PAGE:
DepEd to issue reminders on the implementation of alternative delivery modes

Published October 8, 2020, 6:18 PM

by Merlina Hernando-Malipot

An official of the Department of Education (DepEd) on Thursday said that school officials will be reminded in the implementation of distance learning delivery modalities (DLDMs) to help ensure that students and their parents will be able to adjust accordingly.

(JANSEN ROMERO / FILE PHOTO / MANILA BULLETIN)

DepEd Undersecretary for Curriculum and Instruction Diosdado San Antonio told the Manila Bulletin that schools and its officials – particularly in the public system – “will be reminded” on the existing strategies to be used in the implementation of learning delivery modalities.
 
Some parents raised various concerns on the alternative learning delivery modalities being implemented this school year.
 
Instead of physically going to school and attending their classes inside the classroom, millions of students stayed inside their houses when classes for School Year (SY) 2020-2021 formally started this week.
 
To ensure learning continuity, DepEd has instructed schools to implement a distance learning approach through the use of printed or offline modules, online, and television and radio-based instruction. Schools were also allowed to combine or “blend” these modalities depending on the capability of the students and their parents.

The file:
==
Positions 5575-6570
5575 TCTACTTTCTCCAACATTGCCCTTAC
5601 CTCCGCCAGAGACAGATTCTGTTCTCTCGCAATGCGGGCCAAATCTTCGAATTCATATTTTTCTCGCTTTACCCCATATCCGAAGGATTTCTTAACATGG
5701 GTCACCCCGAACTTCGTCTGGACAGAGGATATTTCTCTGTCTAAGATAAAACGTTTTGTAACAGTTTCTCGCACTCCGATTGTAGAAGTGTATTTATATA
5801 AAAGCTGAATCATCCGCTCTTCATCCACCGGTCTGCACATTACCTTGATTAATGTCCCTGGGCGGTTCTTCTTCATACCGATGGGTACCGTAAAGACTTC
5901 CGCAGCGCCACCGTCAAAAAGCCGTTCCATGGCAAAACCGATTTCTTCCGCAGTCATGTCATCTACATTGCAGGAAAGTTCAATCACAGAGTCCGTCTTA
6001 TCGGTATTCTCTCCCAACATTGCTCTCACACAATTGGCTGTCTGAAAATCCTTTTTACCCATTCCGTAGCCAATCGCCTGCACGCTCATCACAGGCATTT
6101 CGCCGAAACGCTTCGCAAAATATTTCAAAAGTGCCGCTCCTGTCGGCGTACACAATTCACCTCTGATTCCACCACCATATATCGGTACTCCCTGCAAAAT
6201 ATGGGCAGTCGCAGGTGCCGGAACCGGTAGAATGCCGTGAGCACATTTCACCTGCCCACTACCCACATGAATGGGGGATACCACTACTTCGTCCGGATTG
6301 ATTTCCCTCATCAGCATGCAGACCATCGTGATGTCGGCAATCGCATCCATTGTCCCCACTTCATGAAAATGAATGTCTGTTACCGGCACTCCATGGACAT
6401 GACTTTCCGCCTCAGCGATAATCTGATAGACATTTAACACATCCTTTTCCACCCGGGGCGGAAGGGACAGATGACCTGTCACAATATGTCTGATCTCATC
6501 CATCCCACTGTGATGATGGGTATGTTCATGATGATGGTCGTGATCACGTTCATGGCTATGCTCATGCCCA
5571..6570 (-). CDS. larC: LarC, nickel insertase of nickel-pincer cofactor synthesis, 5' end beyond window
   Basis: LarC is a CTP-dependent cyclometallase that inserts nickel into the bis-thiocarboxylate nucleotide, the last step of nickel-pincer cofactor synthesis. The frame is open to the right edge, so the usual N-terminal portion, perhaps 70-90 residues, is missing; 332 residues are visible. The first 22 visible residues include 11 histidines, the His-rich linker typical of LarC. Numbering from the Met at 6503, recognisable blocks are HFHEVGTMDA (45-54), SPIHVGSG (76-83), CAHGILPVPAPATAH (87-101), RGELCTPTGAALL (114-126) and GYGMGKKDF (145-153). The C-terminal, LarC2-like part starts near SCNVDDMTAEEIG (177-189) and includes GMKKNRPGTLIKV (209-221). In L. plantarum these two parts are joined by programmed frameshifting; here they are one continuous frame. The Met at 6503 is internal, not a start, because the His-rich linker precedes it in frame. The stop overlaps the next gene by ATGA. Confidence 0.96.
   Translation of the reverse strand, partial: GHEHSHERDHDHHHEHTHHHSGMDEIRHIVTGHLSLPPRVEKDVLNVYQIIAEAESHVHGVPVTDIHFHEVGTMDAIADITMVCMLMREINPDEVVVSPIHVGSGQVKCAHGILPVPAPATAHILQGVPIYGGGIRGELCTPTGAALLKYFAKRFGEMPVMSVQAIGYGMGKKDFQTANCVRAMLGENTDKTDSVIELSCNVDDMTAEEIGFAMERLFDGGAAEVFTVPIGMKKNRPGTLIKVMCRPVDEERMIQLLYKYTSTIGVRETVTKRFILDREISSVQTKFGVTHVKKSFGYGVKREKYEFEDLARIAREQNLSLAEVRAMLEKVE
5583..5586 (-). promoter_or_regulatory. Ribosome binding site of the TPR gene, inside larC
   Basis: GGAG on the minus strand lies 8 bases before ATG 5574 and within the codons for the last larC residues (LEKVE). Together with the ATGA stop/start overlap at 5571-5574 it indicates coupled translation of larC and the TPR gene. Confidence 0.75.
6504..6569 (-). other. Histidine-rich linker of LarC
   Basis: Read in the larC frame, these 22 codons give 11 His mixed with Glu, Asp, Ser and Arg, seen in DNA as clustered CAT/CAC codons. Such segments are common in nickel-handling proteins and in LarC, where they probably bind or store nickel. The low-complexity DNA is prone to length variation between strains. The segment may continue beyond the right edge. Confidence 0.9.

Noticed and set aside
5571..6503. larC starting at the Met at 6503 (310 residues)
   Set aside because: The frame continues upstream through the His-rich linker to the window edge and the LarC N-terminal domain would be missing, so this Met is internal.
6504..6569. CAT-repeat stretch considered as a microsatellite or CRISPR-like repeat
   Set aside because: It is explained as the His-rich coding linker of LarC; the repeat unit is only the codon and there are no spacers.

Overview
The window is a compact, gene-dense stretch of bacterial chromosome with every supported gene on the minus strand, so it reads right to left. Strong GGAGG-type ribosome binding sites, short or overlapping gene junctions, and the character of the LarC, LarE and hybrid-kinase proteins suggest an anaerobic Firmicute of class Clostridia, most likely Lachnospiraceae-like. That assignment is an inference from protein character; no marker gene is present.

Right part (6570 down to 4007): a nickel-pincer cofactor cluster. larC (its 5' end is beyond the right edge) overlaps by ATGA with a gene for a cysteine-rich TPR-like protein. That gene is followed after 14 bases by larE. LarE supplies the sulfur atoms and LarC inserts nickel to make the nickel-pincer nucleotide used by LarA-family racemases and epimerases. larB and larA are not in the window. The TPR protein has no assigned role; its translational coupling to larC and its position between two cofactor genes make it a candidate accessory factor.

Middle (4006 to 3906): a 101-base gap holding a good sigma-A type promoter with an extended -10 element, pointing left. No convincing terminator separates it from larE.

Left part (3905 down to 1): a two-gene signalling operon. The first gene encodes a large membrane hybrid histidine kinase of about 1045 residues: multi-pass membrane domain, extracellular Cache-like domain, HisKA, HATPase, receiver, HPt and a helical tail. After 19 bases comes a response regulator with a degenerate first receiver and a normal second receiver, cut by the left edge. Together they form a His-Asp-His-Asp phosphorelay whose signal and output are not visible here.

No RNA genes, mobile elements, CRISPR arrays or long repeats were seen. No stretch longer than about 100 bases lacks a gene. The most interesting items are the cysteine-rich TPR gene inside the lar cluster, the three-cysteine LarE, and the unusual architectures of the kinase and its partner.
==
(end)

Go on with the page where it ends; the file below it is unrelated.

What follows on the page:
According to DepEd, the “most preferred modality” among the options in the Basic Education-Learning Continuity Plan (BE-LCP) is the modular learning. Based on the Learner Enrolment Survey Form (LESF) gathered, there are 9,424,925 students who chose modular distance learning.
 
However, some parents – who chose printed modular learning – reported that their children are still being asked to go online by logging in to Google Classroom “at least once a week.”
 
Many parents have also raised concerns on teacher-advisers who are asking their children to create Facebook accounts to join the different chat groups via FB Messenger to get updates. Given this set up, they claim they “might still be forced to buy gadgets and set aside extra money for the load or mobile data” even if they have chosen the printed modules.
 
As a response, San Antonio said that there is no such directive from DepEd. “That is not what we said, the printed modular distance learning modality can be done without using other resources,” he explained.
 
San Antonio added that while “using available means of communication between the teacher and the learners is allowed,” this “should not be compulsory for all learners.”
 
DepEd has earlier urged the parents to provide guidance to their children in this new learning set up. However, many parents said that they are “overwhelmed” with the new learning modalities – especially those who do not have the capability to teach their children.

 
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